Some say leaders are born. Some say they are made.
To me, a definition of a good leader is an empathetic one – You are a good leader when others say you are.
Trying to define leadership is like trying to define being in love. No one can tell you you’re in love, you just know it. No one, not even you, can tell you you’re a good leader. You just know it. And you know it based on the actions of those you lead.
Simon Sinek said it best when he described leadership like brushing your teeth.
If you go to the dentist twice a year, your teeth will fall out. That’s because going to the dentist doesn’t give you good teeth, but the daily habitual activity of brushing your teeth gets you a healthy smile.
Similarly, the annual performance review, or company picnic, or seminars does not keep the people you lead happy, but the daily connection and relationships you build with them that influences their actions.
If you lead well, your staff and colleagues will show signs that you are a good leader. Yes, you don’t need to be a manager to be a good leader. The key word of being a good leader is “influence”, and you have the power to influence anybody, whether they report to you or not.
Here are three signs you are a great leader:
#1 People come to you for advice
Being approachable is one of the most important qualities we can possess in the workplace. It’s one of the personality traits a hiring manager is subconsciously looking when they interview you.
They want to believe they (and their team) can get along with you.
Approachability is one of the key personality traits of every great leader. And if people come to you for advice, not only can you consider yourself approachable, you can also consider yourself a subject matter expert – a.k.a. “thought leader”.
#2 Others do favours for you
Being a good leader means clearing obstacles for you team. At times, an obstacle is beyond your control, and you’ll have to pull some strings to get it removed.
Great leaders realize this, and call in favours when the time is right.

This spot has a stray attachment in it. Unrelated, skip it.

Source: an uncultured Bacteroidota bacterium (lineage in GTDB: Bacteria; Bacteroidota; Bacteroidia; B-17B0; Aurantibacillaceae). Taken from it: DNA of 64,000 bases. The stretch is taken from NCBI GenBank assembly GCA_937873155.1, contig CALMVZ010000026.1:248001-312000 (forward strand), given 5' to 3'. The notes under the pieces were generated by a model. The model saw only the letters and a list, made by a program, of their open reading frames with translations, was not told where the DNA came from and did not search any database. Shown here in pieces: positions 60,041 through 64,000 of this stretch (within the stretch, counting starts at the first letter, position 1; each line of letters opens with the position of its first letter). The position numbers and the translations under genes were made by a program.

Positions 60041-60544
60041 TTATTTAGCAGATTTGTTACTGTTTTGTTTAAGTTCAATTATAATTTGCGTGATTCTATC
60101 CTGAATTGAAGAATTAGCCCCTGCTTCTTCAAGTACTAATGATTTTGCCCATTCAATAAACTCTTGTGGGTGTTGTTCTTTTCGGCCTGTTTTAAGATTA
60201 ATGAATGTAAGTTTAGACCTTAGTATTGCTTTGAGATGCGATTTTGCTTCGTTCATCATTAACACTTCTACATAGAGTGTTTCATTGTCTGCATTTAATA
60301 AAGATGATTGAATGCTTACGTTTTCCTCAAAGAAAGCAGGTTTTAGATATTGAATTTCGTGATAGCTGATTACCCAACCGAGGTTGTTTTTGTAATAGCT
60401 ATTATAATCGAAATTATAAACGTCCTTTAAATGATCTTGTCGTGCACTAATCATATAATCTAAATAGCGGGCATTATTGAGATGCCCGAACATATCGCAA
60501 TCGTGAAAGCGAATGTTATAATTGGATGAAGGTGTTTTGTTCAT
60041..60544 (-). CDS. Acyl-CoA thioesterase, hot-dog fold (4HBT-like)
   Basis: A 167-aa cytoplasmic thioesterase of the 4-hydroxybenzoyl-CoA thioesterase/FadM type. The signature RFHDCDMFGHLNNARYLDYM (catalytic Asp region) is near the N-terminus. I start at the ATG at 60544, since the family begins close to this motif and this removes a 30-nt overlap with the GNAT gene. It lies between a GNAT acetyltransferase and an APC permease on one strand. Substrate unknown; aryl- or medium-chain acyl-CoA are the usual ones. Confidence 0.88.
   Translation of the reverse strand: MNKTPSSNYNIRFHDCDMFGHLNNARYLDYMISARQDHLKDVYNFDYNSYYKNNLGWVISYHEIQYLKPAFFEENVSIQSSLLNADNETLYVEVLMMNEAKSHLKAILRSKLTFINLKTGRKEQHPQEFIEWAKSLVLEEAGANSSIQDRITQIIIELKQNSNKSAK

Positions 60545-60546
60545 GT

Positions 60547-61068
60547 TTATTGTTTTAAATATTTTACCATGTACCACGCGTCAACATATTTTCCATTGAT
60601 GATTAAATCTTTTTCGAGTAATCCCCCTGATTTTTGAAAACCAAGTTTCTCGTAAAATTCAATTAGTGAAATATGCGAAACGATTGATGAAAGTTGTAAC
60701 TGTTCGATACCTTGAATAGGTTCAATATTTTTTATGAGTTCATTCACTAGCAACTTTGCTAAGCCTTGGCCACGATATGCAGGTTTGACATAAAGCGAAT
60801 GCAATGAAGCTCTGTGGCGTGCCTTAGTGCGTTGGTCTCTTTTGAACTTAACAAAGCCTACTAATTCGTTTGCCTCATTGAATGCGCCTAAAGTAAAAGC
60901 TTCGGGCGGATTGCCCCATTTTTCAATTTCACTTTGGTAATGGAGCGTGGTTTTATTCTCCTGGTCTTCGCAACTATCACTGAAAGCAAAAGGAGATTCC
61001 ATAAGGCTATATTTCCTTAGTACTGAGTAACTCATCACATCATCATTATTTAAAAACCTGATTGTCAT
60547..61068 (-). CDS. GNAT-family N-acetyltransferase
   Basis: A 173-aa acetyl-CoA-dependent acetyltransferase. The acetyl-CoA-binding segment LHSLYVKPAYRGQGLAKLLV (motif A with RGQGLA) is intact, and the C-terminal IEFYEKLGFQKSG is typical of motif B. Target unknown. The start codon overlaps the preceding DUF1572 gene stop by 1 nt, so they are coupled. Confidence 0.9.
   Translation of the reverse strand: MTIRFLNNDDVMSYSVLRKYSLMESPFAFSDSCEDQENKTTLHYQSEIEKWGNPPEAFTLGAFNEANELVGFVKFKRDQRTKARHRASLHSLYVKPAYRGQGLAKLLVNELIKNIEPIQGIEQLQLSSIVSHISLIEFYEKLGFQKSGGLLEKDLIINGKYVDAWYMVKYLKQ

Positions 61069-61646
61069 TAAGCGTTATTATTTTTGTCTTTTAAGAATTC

If they are granted, it means you’ve influenced the person granting you the favour in some way. Maybe you did favours for them. Maybe you’ve been helpful during their meetings. Maybe you took interest in their problems at times and tried to offer a solution or advice. Whatever the reason, you fostered a relationship that allowed them to go the extra mile for you.
Good for you. Great for your team.
#3 Others choose to follow you
This final sign is something I discovered many years ago. My former director was a great boss. I didn’t realize how great until he left the organization, and invited me to join his new branch in London.
And I agreed.
That’s when I had the epiphany of what great leadership is. It’s when you voluntarily choose to follow that person. Not when you have to (like if they are your current manager), but when you choose to.
And that following can happen in many circumstances. You don’t have to leave a company. People can follow you to support new projects. They can follow you to new teams inside the organization. They can follow you to volunteering opportunities.
Lead with empathy…
If you are not directly asked questions about leadership during a job interview, the manager will be indirectly assessing your leadership skills in your answers.
Talking about the impact and influence you have on others will position you as the leader you want to be.